(March 2, 1940 - )
Born in the United States
Year of Discovery: 1966
Discovered the Basic Science Behind Oral Rehydration Therapy
Sachar, like many medical pioneers, was among the best and brightest of his generation. An honors graduate of Harvard Medical School, he could have simply turned to a lucrative private practice. But he felt the call of public service and joined a team of cholera researchers in Dacca, East Pakistan (Bangladesh) in 1965. The team was studying cholera’s interference with the body’s ability to transport sodium and water across the cells of the gut, resulting in potentially deadly dehydration. The insights gained through these studies led to the development of a new therapy known as Oral Rehydration Therapy (ORT). The only current available treatment to combat the dehydration resulting from cholera was IV therapy, a costly and highly technical protocol. ORT proposed to treat patients with a simple fluid mixture they would drink. Sachar played a key role in advancing the therapy. He developed a device to test a cholera patient’s ability to transport sodium, a key factor in the body’s ability to retain fluids. His work proved even a cholera patient’s body retains the ability to transport sodium, and that the process is enhanced by glucose. This foundational knowledge allowed for the insights that led to Oral Rehydration Therapy, a treatment protocol credited with saving over 50 million lives.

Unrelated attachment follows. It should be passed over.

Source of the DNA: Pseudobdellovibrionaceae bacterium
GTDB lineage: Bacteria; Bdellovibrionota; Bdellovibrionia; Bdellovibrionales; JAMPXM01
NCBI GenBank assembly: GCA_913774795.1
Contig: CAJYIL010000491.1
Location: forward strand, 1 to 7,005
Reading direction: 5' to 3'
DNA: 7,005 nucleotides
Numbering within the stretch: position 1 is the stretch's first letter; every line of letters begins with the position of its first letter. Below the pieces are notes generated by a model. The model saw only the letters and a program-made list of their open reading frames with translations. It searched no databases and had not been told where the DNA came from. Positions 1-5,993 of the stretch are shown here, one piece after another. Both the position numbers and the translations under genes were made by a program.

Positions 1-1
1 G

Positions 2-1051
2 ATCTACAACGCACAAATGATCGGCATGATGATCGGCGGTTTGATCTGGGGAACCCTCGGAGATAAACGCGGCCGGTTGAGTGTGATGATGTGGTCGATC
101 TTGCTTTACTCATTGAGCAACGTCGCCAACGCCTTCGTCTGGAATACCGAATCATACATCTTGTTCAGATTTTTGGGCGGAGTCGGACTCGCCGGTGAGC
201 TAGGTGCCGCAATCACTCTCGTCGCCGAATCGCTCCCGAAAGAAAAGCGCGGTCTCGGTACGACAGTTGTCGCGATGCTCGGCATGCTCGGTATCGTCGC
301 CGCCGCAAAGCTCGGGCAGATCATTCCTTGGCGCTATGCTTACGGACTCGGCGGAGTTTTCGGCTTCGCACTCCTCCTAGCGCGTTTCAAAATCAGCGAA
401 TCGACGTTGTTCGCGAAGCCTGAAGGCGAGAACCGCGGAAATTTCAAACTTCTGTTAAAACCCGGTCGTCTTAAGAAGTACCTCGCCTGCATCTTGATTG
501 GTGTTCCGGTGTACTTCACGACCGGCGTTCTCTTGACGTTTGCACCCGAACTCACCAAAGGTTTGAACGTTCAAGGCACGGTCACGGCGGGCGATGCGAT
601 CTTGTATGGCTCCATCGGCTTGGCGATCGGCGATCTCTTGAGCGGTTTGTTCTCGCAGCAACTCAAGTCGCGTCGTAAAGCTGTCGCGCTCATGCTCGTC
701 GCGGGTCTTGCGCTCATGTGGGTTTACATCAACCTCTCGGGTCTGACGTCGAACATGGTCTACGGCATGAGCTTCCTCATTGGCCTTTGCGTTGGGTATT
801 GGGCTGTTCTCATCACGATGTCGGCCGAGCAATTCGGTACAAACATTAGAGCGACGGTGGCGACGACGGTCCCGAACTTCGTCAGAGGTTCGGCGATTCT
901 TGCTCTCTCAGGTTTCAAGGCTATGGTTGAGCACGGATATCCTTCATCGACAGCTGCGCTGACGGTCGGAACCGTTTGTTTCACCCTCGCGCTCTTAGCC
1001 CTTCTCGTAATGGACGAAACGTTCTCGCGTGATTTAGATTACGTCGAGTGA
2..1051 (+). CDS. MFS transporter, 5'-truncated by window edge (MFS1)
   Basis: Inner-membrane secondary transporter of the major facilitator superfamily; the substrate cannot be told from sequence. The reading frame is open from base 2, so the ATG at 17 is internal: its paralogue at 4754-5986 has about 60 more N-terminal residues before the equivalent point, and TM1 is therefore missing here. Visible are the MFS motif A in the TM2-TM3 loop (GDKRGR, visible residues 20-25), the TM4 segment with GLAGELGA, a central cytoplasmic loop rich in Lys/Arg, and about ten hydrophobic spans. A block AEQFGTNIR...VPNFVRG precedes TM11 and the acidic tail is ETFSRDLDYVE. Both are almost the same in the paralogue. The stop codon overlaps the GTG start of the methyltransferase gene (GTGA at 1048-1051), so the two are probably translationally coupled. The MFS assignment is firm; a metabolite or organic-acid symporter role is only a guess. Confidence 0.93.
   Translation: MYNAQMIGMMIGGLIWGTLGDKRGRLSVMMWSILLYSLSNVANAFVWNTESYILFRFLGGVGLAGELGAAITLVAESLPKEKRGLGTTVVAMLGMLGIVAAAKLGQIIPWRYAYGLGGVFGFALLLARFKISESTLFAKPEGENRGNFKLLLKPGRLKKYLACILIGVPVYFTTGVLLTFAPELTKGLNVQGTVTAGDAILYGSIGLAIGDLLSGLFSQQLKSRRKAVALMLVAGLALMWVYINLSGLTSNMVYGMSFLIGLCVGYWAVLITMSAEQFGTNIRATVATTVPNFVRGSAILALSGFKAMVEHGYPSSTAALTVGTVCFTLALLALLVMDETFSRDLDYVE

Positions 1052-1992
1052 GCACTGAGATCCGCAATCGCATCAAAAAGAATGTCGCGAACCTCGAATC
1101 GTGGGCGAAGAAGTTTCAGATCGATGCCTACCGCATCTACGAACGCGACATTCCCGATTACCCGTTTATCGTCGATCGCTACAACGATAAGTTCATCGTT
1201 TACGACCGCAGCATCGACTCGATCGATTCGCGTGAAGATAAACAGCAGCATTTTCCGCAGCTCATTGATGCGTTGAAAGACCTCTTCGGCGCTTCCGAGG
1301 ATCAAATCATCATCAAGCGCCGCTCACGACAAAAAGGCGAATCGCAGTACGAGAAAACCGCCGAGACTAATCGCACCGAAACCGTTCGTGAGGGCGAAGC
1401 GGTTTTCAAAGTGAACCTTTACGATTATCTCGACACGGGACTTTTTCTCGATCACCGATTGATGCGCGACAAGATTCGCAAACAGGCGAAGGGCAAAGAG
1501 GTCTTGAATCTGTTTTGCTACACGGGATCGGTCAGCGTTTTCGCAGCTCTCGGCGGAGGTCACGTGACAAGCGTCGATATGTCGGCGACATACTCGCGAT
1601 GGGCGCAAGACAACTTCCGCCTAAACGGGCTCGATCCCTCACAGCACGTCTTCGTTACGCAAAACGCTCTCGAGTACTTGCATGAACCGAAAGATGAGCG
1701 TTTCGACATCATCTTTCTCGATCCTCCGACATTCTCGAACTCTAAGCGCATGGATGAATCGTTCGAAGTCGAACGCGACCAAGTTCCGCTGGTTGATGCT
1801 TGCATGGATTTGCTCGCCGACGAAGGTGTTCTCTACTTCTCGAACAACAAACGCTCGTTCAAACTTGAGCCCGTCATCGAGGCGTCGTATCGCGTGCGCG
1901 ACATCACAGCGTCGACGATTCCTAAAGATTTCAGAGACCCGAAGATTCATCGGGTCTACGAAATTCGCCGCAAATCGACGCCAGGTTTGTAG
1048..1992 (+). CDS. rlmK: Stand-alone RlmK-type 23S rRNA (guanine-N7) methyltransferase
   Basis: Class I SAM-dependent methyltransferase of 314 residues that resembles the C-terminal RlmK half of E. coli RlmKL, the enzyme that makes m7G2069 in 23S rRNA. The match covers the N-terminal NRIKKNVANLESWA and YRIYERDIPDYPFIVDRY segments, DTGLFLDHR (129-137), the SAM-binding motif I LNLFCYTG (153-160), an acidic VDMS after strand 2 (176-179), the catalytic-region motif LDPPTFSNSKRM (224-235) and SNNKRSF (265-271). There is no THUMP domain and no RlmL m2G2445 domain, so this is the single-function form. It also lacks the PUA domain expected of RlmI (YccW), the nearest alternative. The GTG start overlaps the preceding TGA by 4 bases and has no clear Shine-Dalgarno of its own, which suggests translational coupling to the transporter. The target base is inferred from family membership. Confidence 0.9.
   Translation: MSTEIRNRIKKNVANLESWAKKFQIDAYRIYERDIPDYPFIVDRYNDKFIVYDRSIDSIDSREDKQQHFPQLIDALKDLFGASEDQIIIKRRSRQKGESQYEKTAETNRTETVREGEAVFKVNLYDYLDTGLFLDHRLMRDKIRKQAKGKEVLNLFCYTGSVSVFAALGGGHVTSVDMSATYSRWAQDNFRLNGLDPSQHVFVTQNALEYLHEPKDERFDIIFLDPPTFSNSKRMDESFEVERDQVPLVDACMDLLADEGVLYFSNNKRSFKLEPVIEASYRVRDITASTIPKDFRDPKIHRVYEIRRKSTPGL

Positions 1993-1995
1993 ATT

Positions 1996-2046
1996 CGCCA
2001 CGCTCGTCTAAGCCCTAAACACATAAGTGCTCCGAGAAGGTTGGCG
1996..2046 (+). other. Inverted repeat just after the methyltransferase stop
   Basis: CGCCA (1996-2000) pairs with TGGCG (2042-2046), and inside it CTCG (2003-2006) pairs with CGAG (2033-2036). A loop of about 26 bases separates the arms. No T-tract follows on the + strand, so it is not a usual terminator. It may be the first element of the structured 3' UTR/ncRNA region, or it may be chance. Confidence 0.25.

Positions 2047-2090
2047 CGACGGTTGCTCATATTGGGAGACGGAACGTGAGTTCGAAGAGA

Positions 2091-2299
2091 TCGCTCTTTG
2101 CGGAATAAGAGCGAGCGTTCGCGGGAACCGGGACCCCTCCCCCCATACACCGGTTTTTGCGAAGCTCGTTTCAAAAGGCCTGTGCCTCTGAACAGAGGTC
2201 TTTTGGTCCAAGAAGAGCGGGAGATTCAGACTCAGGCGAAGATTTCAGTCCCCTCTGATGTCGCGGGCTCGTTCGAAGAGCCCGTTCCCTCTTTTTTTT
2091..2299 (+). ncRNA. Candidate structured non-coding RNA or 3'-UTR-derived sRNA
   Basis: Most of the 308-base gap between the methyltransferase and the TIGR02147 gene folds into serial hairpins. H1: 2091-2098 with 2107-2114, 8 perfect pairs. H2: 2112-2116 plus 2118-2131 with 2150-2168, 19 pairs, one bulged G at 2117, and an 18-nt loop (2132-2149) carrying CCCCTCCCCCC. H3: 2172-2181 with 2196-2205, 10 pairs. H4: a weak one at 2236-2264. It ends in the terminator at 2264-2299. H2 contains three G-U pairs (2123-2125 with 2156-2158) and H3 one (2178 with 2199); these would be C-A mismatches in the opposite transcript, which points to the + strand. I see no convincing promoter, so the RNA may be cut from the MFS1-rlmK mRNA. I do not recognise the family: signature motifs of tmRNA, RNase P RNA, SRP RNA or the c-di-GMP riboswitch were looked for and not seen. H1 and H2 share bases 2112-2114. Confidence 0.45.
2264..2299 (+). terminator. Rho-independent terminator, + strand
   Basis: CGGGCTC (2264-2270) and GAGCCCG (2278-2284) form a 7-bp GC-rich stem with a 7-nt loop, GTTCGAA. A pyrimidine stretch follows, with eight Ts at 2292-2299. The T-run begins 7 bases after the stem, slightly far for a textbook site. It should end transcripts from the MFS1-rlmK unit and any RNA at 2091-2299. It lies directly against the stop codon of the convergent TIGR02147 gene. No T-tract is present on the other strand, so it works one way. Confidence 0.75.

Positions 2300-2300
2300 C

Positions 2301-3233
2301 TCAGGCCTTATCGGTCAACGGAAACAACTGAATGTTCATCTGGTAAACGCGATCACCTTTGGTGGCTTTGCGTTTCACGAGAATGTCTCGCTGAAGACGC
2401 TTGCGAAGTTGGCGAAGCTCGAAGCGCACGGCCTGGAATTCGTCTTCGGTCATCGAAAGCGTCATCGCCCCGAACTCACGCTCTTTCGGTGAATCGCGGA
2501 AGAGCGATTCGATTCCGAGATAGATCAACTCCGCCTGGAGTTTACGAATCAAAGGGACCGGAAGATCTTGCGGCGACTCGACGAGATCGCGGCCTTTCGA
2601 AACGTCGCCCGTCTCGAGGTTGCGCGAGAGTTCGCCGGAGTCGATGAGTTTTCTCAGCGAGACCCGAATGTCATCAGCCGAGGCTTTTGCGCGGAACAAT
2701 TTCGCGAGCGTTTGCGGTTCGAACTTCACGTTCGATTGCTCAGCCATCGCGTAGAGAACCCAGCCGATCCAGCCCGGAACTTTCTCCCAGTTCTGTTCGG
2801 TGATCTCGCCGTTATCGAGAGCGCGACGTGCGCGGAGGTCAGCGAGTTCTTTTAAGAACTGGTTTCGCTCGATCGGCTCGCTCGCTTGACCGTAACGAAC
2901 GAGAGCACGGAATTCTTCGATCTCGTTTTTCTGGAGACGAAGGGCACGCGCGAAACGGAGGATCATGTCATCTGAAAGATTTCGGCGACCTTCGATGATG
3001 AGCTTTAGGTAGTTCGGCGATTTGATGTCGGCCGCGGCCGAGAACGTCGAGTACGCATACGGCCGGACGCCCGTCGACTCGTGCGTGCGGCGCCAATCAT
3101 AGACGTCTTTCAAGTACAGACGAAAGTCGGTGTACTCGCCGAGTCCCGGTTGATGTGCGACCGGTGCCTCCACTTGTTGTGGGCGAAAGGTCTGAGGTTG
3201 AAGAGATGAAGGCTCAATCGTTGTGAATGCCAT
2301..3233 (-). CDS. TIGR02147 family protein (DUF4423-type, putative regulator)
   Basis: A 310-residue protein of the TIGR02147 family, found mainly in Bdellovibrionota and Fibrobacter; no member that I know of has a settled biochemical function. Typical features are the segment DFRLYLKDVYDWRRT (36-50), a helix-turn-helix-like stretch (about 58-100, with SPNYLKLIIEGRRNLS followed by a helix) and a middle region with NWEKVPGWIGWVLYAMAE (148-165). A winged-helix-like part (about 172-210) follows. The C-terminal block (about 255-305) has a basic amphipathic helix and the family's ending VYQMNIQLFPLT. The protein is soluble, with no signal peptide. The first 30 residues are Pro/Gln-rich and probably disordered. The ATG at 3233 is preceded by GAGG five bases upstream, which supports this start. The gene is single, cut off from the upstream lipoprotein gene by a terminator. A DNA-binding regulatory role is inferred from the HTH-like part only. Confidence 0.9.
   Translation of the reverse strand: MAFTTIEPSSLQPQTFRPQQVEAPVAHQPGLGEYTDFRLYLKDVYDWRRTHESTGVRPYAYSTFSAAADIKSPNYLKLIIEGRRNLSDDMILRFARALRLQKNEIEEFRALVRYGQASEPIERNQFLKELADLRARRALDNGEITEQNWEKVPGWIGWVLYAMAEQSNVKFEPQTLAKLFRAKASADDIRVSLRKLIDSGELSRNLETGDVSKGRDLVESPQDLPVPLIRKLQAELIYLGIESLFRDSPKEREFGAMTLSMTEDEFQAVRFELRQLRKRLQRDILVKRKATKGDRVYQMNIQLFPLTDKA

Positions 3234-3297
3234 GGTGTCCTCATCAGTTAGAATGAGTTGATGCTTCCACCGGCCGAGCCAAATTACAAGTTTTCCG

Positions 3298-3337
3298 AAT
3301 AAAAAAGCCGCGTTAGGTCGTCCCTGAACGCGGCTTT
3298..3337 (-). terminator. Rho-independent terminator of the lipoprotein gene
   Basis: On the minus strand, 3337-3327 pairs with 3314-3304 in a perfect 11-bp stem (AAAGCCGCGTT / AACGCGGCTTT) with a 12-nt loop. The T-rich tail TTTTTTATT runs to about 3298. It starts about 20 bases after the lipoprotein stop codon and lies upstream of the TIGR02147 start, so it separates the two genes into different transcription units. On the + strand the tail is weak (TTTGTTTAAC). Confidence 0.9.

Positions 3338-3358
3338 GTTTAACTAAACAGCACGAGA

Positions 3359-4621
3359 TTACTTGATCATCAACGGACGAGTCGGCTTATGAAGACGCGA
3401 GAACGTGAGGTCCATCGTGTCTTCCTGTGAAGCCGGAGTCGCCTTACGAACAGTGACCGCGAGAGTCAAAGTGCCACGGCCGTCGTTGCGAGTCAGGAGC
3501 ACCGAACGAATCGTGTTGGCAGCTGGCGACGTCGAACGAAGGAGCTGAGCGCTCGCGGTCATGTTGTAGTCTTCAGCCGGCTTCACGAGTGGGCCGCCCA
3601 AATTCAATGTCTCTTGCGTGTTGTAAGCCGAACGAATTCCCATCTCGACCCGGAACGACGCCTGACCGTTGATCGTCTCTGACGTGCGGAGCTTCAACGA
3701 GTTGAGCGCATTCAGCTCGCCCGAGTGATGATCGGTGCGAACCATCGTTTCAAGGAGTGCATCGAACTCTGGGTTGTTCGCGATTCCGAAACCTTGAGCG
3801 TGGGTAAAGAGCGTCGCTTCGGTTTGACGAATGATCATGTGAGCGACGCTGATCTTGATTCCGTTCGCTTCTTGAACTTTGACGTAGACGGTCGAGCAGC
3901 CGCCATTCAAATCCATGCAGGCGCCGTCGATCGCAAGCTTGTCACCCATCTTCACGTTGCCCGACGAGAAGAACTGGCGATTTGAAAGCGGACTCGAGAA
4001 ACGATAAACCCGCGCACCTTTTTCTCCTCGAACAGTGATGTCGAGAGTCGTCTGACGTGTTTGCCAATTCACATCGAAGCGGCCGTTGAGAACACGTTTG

Cholera is a deadly disease that spread from the Ganges delta in India in the 1800s to the rest of the world. It's been responsible for seven pandemics worldwide, resulting in millions of deaths. One of the primary means by which it kills is dehydration, as a result of severe diarrhea and vomiting. In fact, cholera can take someone's life in as little as four hours following onset of symptoms. Undeveloped nations are particularly at risk, as lack of pure drinking water combined with inadequate sanitation facilities allows the disease to spread rapidly. Until the mid-1960s the only accepted treatment was intravenous therapy, a costly and highly technical method. Oral Rehydration Therapy (ORT) burst onto the scene as a lifesaving alternative thanks to the efforts of David Sachar, Norbert Hirschhorn, David Nalin, and Richard Cash. Sachar and Hirschhorn expanded upon the work previously completed by Robert Phillips. Though Phillips had come painfully close to coming up with ORT several years earlier, he became disillusioned when a clinical trial he directed resulted in the death of several patients. Ironically, it was under Phillip's directorship that Sachar and Hirschhorn proved Phillip’s conclusions false, clearing away incorrect assumptions that allowed ORT to be born.